The biggest point of divergence between these two handsets is the screen but, on both counts, it’s a similar story. Both are sharp enough that you won’t be able to see the pixels, but the OLED screen is my favourite purely because of its size and shape and superb contrast.But technically, neither display is the best in the world. The Pro’s OLED display covers 98.7% of the sRGB colour gamut in normal mode but isn’t very colour accurate. You can choose “vivid” if you like, but it’s a little over-vibrant for my tastes. The regular Mate 10 covers less of the sRGB colour gamut at 92.2% and also isn’t very colour accurate.
The displays on both phones are bright enough to be readable in all conditions, though. The Pro peaks at an impressive 727cd/m2 with a small patch of white displayed against a black background, and 570cd/m2 when the screen is filled with white, though beware, it only hits these heights in auto-brightness mode. Switch to manual and you’ll get peak brightness of below 400cd/m2. The Mate 10 is slightly less impressive in this regard, peaking at 538cd/m2 in auto-brightness mode and below 300cd/m2 in manual mode. The Mate 10 should nonetheless still be readable in most conditions if left in auto-brightness mode.
On the inside, the Mate 10 and Mate 10 Pro are the first devices to be powered by Huawei’s own octa-core 2.36GHz Kirin 970 chip backed by 4GB of RAM and 64GB of storage. In the case of the Mate 10 Pro, a 64GB/128GB option also available.The chip itself is also the first, says Huawei, to have an integrated hardware AI element – the so-called neural processing unit – designed to speed up tasks such as intelligent photo analysis and language translation.You can see this in action in the camera app, which does live scene analysis on-device, recognising things like people, food and scenery, tweaking camera settings on the fly.Otherwise, the Kirin 970 lends both the Mate 10 and Mate 10 Pro a fair turn of speed. General UI operations feel fluid and responsive – perhaps not as snappy as on the Google Pixel 2 and Pixel 2 XL, or as fluid as the Razer Phone – but quick enough for most people.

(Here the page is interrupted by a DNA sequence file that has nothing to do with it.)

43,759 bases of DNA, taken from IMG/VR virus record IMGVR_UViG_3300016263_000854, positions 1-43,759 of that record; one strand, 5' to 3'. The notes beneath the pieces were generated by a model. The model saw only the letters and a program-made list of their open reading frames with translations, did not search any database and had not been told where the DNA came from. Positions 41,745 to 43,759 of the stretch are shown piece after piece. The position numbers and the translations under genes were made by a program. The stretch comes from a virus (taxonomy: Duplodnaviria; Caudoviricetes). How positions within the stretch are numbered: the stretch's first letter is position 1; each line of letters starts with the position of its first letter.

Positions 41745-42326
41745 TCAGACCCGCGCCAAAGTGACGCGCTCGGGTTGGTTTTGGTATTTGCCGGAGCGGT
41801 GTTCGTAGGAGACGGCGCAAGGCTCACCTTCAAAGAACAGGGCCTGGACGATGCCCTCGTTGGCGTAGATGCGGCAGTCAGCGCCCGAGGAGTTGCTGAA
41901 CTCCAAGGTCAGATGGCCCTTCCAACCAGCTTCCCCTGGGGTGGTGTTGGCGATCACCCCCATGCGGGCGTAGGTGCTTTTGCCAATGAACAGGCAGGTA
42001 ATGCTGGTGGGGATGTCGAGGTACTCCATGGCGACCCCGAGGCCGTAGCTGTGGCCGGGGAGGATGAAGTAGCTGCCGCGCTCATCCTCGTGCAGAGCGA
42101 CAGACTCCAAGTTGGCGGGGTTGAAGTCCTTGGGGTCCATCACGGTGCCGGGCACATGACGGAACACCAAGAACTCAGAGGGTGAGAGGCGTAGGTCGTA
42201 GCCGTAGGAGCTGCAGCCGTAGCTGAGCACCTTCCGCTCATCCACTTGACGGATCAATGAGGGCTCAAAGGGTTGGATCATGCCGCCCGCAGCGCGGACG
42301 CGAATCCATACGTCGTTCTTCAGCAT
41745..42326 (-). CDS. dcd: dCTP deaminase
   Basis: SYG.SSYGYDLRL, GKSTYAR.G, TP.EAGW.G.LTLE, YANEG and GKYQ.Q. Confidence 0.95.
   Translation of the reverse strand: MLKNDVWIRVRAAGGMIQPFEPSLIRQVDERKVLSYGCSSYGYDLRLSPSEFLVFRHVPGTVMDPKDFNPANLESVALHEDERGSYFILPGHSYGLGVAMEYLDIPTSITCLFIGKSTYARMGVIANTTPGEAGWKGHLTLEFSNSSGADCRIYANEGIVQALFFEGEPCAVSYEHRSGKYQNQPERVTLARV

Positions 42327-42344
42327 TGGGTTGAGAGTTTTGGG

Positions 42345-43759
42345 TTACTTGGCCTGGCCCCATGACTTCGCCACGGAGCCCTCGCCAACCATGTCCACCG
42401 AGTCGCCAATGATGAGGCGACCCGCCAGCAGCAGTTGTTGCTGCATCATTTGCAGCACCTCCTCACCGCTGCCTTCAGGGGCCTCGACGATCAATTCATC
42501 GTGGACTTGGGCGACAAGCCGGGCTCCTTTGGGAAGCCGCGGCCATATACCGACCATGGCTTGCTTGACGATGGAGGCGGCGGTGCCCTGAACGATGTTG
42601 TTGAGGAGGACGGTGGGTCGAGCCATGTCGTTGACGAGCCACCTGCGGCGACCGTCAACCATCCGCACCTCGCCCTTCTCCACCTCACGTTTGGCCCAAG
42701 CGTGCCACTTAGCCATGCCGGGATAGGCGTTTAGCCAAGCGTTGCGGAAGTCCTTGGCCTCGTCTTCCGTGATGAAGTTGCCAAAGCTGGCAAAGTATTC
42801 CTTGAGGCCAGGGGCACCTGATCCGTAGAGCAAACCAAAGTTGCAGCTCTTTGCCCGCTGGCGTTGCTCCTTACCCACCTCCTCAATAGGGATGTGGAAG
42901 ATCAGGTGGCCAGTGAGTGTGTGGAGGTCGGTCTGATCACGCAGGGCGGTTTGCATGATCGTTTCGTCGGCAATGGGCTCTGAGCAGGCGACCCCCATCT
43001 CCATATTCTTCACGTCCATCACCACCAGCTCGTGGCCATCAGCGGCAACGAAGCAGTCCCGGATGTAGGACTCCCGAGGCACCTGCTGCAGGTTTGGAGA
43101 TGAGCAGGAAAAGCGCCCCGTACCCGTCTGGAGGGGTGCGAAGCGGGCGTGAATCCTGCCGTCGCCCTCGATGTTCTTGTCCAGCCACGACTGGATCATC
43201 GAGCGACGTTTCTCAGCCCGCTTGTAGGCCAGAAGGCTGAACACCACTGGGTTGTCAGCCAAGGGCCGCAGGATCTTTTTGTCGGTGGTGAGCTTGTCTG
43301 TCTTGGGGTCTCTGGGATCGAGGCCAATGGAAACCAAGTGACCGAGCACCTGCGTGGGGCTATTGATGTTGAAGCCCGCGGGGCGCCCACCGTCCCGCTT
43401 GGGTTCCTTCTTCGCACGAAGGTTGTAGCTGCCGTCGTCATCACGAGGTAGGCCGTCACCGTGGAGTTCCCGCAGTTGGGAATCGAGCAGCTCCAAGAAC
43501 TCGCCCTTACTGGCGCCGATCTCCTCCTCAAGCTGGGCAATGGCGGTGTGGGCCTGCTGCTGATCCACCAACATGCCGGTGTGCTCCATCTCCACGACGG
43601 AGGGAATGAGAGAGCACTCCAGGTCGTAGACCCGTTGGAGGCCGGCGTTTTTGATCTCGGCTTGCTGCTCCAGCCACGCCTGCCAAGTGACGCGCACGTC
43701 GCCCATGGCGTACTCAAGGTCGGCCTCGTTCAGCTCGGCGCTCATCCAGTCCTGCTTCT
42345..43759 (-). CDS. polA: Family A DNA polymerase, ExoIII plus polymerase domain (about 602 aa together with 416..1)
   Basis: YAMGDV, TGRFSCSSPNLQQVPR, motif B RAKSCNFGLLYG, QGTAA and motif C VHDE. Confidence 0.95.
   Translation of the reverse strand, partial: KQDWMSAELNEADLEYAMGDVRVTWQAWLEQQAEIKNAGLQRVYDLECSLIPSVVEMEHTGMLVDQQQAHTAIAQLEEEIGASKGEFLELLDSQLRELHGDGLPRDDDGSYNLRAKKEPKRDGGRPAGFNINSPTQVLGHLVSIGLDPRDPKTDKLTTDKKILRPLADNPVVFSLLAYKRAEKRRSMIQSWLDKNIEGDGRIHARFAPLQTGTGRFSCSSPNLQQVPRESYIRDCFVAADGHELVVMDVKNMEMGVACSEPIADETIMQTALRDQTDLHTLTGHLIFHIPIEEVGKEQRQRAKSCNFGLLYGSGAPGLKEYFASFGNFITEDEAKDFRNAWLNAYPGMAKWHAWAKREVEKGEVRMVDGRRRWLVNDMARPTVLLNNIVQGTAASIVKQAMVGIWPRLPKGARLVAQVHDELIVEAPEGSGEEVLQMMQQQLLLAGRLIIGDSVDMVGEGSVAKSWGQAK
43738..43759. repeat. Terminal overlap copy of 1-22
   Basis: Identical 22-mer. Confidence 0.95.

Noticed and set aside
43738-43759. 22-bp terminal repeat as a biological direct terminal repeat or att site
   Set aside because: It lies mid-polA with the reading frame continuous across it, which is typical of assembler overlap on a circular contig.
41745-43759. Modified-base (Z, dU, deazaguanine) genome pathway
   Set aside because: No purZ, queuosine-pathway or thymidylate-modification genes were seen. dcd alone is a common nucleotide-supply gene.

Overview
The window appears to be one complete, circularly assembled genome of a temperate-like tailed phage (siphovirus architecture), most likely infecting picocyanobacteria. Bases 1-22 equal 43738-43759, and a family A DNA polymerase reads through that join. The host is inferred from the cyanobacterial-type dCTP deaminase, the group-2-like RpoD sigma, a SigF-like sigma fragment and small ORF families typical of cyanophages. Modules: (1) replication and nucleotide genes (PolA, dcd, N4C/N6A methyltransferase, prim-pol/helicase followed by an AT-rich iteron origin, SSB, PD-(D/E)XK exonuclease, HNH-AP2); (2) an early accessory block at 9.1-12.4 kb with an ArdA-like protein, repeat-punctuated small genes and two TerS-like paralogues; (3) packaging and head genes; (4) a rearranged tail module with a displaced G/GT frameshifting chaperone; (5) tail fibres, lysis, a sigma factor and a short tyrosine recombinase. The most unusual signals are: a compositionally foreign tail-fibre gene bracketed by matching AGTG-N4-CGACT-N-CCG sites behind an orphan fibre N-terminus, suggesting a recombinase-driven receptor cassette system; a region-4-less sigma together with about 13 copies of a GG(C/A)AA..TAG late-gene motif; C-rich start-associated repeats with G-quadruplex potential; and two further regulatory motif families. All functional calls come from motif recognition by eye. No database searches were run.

As for photography, the Mate 10 is equipped with a pair of wide f/1.6 aperture rear-facing cameras, complete with Leica branding, optical image stabilisation (OIS), phase detect and laser autofocus and a dual-LED flash. And it’s exactly the same camera across both models of phone.The main 12-megapixel camera utilises an RGB sensor, while the secondary camera uses a 20-megapixel, monochrome-only sensor, which helps to capture finer details.
The end result is a camera that’s a brilliant performer but one that can’t quite match the best in the business; that’s the Google Pixel 2, in case you were wondering.In good light, the Mate 10’s shots are excellent. There’s loads and loads of detail, images are well exposed and colours are both accurate and well saturated. It’s slightly annoying that you have to enable a separate HDR mode to enable the feature – there’s no HDR shortcut on screen so you can switch it on while in other modes – and that there’s no auto HDR facility either.
The phone also runs the latest version of Android Oreo, although you won’t see much of it as it’s slathered with a thick layer of custom manufacturer launcher software, in this case, Huawei’s Emotion UI 8 (EMUI).EMUI certainly divides opinion, but one thing you can’t deny is that it packs in the features. Thanks to the phone’s new neural processing unit, the camera has more advanced scene recognition than ever before, and there’s a new DeX-like feature that will let you run a desktop-like environment when you connect the phone to a monitor.Unlike Samsung’s version of the system, though, the Huawei Mate 10 requires only a USB Type-C cable to work and doesn’t need a pricey docking station. It works reasonably well, too, and you can use the screen of the phone as a touchpad, saving on the kit you need to carry around with you. However, it comes across a lot less polished than the Samsung version. In particular, many of the apps I had installed on the phone simply didn’t show up in the desktop mode’s start menu and couldn’t be launched.
The Huawei Mate 10 is a big phone with an excellent camera, striking design and plenty of power under the hood. Given its size, it won’t be for everyone, but with very few shortcomings it’s a definite contender for best value for money big phone of 2017.
- Premium design
- Quality camera
- Powerful chipset
- No real waterproofing
- EMUI not for everyone
- No wireless charging